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Author Topic: Mirrormask
Book
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There is an author in the world named Neil Gaiman.

If you don't know what I'm talking about, you probably won't like this movie.

Mirrormask is the child of the twisted but beautiful mind of Dave McKean and the eclectic and creative abilities of Neil Gaiman. Helena Campell is a young girl who works in her parent's circus and dreams, ironically, of running away and living a normal life. Right from the start McKean's tastes are obvious. The make-up of the perfomers and their strange, somewhat disturbing masks sing of his talents. Helena herself draws McKean pictures, coating her room in her sketches and writing on floors, walls, anywhere. Minutes into the movie Helena gets into an adolescent-heavy fight with her mother, with the usual screams we've all heard before. Her mother, disturbed, goes out to perform in the circus again, but falls ill and faints backstage. Helena, guilt-ridden and shocked, is forced to live in a dreary, run-down apartment while her mother gets better. The day of her mother's operation, she falls into a deep dream and wakes up in a different world.

The world of Mirrormask plays on the edges of cultural myth, pop psychology, and popular culture. Helena finds that this world is divided down the middle. There is a city of light and a city of shadow. The queen of the white city (played by Gina McKee, who also, in a Peter Pan like fashion, plays her mother) has fallen asleep, and the queen of the dark city (Gina McKee again) is taking over. As it turns out, the Dark Queen had a daughter once, too, but she left by using a magicla charm, which both put the white queen to sleep and ensured the doom of the world. Of course, this is Helena's doppleganger, and when Helena passed through to Mirrormask the Anti-Helena went back to the real world and begins to run amok.

Gaiman, as usual, does an excellent job with the characters and their eccentric dialogue and conversations. However, his greatest skill remains his ability to create mind-turning innovations that are guaranteed to put a smile on your face. For example, at one point in time Valentine, Helena's Irish sidekick, picks up a book, shouts insults at it, and throws it on the floor. It slowly levitates into the air, and he steps on it, and begins to float away.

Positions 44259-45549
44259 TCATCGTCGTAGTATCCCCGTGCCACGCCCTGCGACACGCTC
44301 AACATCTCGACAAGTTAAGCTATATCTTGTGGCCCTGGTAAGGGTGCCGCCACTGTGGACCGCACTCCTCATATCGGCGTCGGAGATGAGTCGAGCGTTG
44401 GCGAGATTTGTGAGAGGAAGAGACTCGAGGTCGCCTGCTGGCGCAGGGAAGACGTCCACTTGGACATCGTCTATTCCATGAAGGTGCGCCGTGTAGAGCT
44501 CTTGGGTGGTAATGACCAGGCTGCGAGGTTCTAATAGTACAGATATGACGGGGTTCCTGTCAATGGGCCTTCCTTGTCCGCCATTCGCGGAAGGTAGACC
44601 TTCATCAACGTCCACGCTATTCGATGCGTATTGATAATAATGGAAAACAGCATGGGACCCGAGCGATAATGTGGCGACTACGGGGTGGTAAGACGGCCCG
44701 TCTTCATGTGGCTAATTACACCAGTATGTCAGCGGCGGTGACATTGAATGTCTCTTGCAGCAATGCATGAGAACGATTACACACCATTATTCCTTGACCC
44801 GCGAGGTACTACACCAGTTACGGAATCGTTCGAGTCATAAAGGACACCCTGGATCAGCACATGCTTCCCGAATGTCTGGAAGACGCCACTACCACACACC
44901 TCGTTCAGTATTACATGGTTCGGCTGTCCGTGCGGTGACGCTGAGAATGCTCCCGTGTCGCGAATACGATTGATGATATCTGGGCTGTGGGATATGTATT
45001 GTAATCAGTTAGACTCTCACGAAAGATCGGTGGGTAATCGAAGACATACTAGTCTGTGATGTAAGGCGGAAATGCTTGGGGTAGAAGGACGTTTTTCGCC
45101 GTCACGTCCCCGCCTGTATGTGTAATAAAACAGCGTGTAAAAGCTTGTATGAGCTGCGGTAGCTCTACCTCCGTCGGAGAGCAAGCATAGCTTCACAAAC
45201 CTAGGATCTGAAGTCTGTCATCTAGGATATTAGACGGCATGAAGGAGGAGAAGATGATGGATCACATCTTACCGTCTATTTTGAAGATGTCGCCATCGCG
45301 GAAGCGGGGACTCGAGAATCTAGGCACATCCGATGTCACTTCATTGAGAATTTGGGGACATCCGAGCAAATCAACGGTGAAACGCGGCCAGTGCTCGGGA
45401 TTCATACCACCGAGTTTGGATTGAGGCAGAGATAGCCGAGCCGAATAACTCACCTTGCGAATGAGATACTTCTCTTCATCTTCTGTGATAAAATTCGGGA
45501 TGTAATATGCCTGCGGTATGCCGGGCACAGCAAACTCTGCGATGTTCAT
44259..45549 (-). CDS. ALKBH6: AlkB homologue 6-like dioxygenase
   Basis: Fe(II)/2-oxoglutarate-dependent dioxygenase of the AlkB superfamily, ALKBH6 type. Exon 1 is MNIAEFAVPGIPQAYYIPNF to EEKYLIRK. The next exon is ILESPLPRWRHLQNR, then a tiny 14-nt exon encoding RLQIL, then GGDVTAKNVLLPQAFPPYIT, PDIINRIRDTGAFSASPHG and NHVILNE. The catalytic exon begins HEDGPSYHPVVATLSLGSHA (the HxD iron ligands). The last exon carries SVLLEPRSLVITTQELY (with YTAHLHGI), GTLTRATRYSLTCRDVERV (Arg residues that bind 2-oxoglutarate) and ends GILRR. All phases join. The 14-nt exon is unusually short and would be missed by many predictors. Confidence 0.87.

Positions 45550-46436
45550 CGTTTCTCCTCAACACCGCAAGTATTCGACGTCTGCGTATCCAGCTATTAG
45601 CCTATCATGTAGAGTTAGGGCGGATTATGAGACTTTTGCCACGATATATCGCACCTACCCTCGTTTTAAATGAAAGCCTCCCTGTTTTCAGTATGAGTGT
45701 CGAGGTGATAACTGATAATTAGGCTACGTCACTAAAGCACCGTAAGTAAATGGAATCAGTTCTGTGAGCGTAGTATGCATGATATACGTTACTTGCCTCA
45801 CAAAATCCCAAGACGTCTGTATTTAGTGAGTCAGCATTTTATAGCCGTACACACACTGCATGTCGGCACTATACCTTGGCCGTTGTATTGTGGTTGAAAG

"You try," he says.

Helena picks up a book and throws it down, but nothing happens.

"No, no, no," Valentine fusses. "Swear at it. Insult it."

Helena looks at it uncertain, but then says, "You're an awful, shallow book with a terrible ending and I didn't believe a minute of it!"

She throws it down and it begins to float away.

"How is this possible?" she asks.

"If they think you don't like them, they go back to the public library. It's a bit of a cold-hearted thing to do, insulting a book, but it gives you a free ride," Valentine tells her.

Another brilliant idea is the Really Useful Book, which always has a helpful suggestion whenever you open it, from "Look out the window" to "Remember what your mother said." Stephanie Leonidas does a good job in her role of Helena, giving heart and a sort of brash sweetness to the role, but the real star is Jason Barry as Valentine, the Irish juggler. You rarely see his face in the movie, as he spends almost all of the time behind another one of McKean's strange masks, but his comic delivery and physical acting (lots of hand motions) really bring a sharp, hilarious wit to the movie.

However, we can't be amazed throughout the entire movie, so halfway it begins to lose its magic. I find this tends to happen with some of Gaiman's work. When Helena is tempted by the Dark Queen and is transformed (during a creepy musical of "Favorite Things" being sung by twisted mechanical mannequins, if I recall), the movie loses its Alice in Wonderland appeal and slightly stagnates. It then delivers a very deus ex and sort've short climax which feels mildly superficial.

But the magical tempermant of the movie really is what makes it fantastic. It is eerily beautiful, strange, disturbing, but graceful all at once. It's all very Gaimain-esque, and those who aren't familiar with his style will probably find themselves strangers in a strange land. If you liked Sandman, Neverwhere, and American Gods, you'll enjoy this odd juxtaposition of the fantastic with the mundane.

Definitely worth seeing, if not owning.

4/5.5

RATING: 4

PROS: eye-blistering special effect, brilliant creative innovations
CONS: sometimes stretches itself out too much

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Puffy Treat
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The biggest Con? It's on a SEVERLY limited release.

Not playing near me, or even in my state.

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Book
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Yeah, if you can see it, do so. It'll get a wider release that way.